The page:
Sports psychology is an exciting field of work and one that is finding increased demand. Whether working with athletes at the high school, collegiate, or professional levels, sports psychologists can provide much-needed support for enhancing sports performance, improving mental health, and achieving goals on and off the field of play.
To become a sports psychologist, you must have the requisite education – a master’s degree in most cases. In addition to that, you might have to be certified, licensed, or both, depending on where you are employed.
Of course, being passionate about sports will help, too. Though an intimate understanding of how a sport is played might not be necessary, a general knowledge of sports and sports performance might help you connect with the athletes in your charge.
But being a successful sports psychologist requires more than a psychology degree and an interest in sports. Instead, there are a wide variety of skills, attributes, and personality traits that will help you carry out the duties of this job to the best of your abilities.
Let’s explore some of these skills, attributes, and traits in more detail (keeping in mind that this is not a complete list).
Strong Interpersonal Skills
A great sports psychologist should be able to establish rapport with their clients. While you need to maintain professional boundaries, you also can’t be cold and off-putting to the people you’re trying to help.
Being warm, open, honest, and supportive while also being genuinely interested in your clients as people will help you build strong interpersonal relationships with them. This makes it easier for your clients to trust you, to speak freely, and act naturally when they meet with you for individual sessions.
There’s another layer to this, too – you should also work well with many different types of people. As a sports psychologist, you will undoubtedly have clients from a vast array of cultural, religious, racial, and socioeconomic backgrounds. Having the ability to speak and listen to people with very different viewpoints and support them in their truth is critically important.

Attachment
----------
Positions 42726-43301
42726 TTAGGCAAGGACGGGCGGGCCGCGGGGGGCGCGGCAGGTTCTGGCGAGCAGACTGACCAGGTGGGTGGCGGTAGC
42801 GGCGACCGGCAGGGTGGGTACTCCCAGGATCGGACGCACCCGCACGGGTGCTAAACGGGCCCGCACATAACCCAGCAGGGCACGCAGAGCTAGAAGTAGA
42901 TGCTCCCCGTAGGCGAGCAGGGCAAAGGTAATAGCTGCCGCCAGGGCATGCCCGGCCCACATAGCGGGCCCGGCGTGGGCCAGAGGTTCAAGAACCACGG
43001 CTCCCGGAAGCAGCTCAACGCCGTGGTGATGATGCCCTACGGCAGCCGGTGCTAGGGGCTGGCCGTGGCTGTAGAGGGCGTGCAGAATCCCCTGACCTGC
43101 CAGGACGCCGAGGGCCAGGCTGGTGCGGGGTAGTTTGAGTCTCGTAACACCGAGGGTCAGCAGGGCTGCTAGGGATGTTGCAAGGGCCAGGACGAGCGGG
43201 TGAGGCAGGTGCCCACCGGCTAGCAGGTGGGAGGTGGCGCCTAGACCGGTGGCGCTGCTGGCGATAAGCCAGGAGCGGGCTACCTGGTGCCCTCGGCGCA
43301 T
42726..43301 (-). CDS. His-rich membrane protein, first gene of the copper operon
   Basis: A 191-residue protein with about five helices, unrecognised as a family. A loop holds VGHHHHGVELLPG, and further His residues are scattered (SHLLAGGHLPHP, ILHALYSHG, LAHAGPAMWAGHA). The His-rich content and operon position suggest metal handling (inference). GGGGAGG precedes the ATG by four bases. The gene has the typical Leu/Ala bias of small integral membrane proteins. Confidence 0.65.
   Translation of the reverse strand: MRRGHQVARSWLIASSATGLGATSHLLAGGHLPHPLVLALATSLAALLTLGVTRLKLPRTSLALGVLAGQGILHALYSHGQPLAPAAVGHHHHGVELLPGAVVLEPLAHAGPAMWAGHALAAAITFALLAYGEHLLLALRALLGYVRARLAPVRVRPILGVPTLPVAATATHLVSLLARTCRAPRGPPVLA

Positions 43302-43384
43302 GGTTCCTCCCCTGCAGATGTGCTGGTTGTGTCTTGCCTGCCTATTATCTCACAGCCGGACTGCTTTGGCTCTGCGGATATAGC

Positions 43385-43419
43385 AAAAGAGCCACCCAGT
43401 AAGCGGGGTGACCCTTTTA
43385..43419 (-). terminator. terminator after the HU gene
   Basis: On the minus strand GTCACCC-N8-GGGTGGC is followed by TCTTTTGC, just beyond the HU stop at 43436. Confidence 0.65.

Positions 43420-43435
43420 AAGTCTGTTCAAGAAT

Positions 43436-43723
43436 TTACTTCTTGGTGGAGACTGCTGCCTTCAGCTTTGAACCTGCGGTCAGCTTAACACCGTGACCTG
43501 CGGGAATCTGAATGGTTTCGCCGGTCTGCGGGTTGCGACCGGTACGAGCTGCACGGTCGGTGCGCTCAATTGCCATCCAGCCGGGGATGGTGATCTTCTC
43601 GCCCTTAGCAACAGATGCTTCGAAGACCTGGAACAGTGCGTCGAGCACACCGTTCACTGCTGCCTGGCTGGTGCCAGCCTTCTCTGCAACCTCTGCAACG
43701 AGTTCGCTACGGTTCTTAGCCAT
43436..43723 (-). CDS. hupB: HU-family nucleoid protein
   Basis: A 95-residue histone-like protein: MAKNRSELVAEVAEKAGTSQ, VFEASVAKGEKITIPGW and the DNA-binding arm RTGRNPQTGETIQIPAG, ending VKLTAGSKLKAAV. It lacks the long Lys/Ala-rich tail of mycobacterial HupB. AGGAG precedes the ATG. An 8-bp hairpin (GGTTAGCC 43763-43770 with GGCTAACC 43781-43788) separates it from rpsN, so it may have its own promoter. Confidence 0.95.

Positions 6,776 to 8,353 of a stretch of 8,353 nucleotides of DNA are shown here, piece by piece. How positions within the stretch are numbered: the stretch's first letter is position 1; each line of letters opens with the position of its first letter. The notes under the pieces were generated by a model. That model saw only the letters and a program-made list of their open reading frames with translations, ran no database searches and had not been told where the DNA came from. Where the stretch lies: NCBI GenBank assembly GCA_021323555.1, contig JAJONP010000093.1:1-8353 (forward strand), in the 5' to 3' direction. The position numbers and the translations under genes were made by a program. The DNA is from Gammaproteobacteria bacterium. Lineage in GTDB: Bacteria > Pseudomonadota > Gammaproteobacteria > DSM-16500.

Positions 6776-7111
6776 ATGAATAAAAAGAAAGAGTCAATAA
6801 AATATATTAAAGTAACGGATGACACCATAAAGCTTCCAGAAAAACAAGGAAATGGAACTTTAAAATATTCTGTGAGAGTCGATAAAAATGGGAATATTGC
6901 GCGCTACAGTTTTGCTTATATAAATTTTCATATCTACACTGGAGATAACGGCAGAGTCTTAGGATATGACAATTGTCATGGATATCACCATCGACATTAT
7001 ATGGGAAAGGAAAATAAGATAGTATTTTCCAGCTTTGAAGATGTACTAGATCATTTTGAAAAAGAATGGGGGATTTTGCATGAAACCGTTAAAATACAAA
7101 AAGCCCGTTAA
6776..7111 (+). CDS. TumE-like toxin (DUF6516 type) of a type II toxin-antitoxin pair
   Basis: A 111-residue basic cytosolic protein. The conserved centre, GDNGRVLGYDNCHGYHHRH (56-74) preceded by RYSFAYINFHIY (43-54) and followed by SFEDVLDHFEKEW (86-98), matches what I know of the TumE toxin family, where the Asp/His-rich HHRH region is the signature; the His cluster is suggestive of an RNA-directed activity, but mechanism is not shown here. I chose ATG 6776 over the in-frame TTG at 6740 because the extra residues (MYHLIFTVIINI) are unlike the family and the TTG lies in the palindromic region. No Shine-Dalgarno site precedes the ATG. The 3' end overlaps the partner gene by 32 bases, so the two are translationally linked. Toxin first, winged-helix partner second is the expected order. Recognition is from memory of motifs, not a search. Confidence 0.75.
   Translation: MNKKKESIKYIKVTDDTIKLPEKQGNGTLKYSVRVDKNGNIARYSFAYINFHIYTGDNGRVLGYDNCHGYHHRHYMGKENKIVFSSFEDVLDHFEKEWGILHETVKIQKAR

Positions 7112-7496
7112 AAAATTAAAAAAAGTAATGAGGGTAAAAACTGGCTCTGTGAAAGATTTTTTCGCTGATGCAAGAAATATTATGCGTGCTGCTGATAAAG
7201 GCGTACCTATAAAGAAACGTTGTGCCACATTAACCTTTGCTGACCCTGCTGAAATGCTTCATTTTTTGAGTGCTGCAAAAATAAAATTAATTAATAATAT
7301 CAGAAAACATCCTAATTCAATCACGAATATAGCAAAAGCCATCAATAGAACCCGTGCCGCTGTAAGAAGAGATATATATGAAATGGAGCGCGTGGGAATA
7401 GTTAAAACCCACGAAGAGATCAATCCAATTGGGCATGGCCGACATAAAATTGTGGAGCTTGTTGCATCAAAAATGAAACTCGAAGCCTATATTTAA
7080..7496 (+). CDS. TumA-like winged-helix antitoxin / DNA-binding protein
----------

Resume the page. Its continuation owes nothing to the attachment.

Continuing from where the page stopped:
But sports psychologists don’t just work with their clients. Instead, sports psychologists are one part of a much larger team approach to supporting athletes and their teams. You will work with coaches and trainers at the very least, and depending on the level of athletics in which you work, you might also be required to meet with parents, agents, team owners, athletic directors, and many other stakeholders.
Ability to Observe Others
As a sports psychologist, you might record your clients and spend hours reviewing the footage over and over again. For example, you might record a team training session and review the interactions among athletes and between athletes and their coaches. You might look at people’s facial expressions, examine their body language, and listen for the words used during the training.
The observations you make should be quantifiable and objective, so this skill isn’t just about watching others but also about taking detailed notes. Sports psychologists should understand the meanings of facial expressions, body positioning, gestures, and interactions between two or more people as a means of digging into team dynamics, individual performance of athletes, and so forth.
As with any psychologist, a sports psychologist must be able to analyze what they’ve observed and recorded to find deeper meaning. After all, an athlete or a team will seldom come to you with a perfect understanding of what the problem is – they likely won’t be able to pinpoint the problem for you to help resolve.
Instead, you must use your analytical skills to devise hypotheses, draw logical conclusions about what you’ve observed, and use that information to develop a plan for moving forward.
Additionally, sports psychologists should possess the capacity to critically analyze existing research in their field. This goes beyond a simple familiarity with interventions, treatments, or research studies. You should possess the ability to digest enormous amounts of information, determine what’s important, and understand how the information you’ve analyzed will help you help your clients.